Introduction

Situated at the heart of the University of California at San Diego’s emerging “arts district,” the Conrad Prebys Music Center provides a central focus for music and arts for the campus and the region. The 84,000-square-foot facility is the new home of the UC San Diego Department of Music, which is internationally recognized for its forward-thinking education program and innovation in music composition and performance.

The Conrad Prebys Music Center embodies the department’s ambitious, inventive culture of music. Every room in the building is designed as an acoustical space. In addition to the main 400-seat concert hall, the facility provides 3 other theater spaces: a 150-seat lecture/recital hall with natural acoustics; a flexible 200-seat experimental laboratory theater with electronic acoustics; and an ensemble rehearsal hall for chamber, choral, and orchestral music. Throughout, the facility is dense with new technology in its  computer music labs, practice rooms, student recording suites, and faculty studios.

The centerpiece of the facility is the intimate main concert hall, designed in collaboration with a world-renowned acoustical consultant and quickly developing an international reputation as one of the leading halls of its kind. The architectural expression of the hall’s interior integrates acoustical science, resulting in an asymmetrical system of irregularly angled triangular panels. The surface angles are carefully calibrated to achieve specific acoustical qualities of clarity, diffusion, warmth, and envelopment, and in the process turn the science of sound into a visual experience.

Campus Context

The university’s “Neighborhoods Planning Study” clearly defines planning objectives for each district of the campus.  The Urban Center, in which the Conrad Prebys Music Center is located, is envisioned as a campus environment analogous to a city downtown.  Academic buildings are sited compactly along with public amenities (Town Square and Pepper Bowl), with access to public transit and linked by a network of pedestrian-oriented arcades, streets, plazas, courtyards and public spaces.  Living and learning overlap in a landscape of social exchange shaped by interactions among people and places.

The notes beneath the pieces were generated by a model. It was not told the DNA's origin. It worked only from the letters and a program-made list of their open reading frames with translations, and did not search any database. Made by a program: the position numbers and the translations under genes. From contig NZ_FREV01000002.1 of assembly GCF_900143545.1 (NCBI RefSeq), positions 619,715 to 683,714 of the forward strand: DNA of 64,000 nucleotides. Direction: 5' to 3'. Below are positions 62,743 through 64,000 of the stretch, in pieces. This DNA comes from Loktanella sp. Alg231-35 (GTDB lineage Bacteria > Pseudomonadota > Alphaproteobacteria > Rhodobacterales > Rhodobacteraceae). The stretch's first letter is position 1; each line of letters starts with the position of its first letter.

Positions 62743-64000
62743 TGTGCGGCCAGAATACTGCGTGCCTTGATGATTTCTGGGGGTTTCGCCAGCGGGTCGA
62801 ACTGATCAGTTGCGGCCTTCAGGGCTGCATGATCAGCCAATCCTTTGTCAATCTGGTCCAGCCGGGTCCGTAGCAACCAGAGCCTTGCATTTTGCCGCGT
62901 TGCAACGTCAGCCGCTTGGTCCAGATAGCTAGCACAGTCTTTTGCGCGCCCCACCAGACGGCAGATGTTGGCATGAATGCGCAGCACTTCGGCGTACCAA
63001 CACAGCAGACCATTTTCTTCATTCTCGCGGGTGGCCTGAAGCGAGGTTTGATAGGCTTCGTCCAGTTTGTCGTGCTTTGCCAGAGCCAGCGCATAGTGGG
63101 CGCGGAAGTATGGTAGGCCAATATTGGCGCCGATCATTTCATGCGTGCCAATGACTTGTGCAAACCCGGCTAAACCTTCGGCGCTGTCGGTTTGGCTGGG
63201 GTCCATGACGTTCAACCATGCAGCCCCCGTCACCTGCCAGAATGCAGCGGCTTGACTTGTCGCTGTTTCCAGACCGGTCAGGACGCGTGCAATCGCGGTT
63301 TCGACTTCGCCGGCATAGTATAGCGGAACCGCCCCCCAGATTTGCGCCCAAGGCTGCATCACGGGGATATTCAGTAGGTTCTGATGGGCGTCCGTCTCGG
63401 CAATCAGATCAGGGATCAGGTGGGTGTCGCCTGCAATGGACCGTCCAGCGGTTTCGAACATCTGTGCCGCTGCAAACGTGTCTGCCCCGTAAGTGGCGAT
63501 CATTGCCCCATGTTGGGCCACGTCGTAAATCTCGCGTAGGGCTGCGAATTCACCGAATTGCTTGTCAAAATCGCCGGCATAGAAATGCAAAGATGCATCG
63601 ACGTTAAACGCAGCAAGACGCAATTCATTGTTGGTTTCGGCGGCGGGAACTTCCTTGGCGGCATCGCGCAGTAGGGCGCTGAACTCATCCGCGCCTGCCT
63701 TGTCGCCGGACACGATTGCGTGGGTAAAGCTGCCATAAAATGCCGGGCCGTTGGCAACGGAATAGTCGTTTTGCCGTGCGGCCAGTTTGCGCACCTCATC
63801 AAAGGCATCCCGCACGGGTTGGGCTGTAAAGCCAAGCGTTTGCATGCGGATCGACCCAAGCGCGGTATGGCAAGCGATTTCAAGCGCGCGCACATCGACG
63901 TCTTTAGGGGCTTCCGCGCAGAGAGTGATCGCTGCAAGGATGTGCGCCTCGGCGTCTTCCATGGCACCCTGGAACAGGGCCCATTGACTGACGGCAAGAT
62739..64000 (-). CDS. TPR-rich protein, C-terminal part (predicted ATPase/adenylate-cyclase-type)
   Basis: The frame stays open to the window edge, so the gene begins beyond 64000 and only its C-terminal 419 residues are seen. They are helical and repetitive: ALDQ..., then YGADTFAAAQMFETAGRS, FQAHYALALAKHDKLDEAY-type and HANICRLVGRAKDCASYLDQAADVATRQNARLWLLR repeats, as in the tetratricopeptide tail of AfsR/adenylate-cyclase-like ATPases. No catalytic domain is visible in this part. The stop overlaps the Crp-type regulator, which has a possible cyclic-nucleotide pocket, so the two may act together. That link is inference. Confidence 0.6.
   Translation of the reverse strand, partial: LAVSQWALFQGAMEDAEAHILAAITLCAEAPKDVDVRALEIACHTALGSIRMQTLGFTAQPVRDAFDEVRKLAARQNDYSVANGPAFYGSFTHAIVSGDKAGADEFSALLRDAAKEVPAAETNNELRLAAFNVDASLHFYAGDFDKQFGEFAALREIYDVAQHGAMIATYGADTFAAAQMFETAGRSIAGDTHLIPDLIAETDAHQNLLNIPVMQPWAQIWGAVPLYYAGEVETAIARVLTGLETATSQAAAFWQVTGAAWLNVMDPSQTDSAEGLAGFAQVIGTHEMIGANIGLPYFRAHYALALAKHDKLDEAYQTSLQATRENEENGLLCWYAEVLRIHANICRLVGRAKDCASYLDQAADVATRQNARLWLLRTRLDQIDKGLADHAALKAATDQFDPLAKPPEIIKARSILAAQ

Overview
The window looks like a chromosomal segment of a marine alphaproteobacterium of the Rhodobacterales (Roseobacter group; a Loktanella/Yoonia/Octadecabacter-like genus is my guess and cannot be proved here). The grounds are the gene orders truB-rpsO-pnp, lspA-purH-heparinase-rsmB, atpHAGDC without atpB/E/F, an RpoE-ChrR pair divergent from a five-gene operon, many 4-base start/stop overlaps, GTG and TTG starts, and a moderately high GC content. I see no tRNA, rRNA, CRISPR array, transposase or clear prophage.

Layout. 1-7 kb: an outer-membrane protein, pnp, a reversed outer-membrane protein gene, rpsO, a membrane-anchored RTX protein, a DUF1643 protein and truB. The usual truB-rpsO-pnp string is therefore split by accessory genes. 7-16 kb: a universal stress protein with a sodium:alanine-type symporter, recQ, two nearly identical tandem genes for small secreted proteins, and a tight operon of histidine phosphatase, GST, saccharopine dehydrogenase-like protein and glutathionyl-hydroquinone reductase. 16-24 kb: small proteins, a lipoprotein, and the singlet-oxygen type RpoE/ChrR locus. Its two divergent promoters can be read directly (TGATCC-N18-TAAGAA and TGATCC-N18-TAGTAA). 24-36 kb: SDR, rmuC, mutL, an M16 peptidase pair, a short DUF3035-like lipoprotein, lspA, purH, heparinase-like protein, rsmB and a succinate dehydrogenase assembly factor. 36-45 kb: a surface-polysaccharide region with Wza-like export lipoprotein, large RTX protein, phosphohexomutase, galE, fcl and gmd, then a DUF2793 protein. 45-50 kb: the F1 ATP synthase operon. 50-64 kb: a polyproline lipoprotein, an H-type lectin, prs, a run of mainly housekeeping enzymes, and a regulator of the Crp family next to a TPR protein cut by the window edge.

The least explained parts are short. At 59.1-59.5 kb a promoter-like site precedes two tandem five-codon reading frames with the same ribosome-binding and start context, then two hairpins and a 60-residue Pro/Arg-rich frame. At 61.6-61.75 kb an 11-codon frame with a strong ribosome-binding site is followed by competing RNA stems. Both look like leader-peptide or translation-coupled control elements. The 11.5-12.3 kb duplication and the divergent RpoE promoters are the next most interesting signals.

The Conrad Prebys Music Center responds to the university’s vision by addressing the study’s key principles.  Arcades create comfortable pedestrian environments that connect the building to the campus and the arts district, bring people and activity together and direct circulation to well-defined access points.  Courtyards provide opportunities for informal interaction between students and faculty and support performances so the interior function of the building can spill out into the campus.

Program

The diverse music department program required a variety of highly specialized spaces.  Early identification of programmatic synergies developed into an appropriate multi-purpose design for many of the spaces that optimized the use and functionality of the building within the available building envelope.  The central circulation spine, a unifying element, organizes the spaces that are stratified vertically by density of usage.  The four large performance/ instruction spaces; the concert hall, experimental lab, recital hall and ensemble hall, are grouped together on the ground floor for ease of access for large groups of students and movement of instruments and equipment.  Smaller instruction spaces, faculty studios and practice rooms are located on the upper levels of the building.  The disposition of the program spaces around the courtyard encourages interactions between the faculty and students that enhance the educational experience.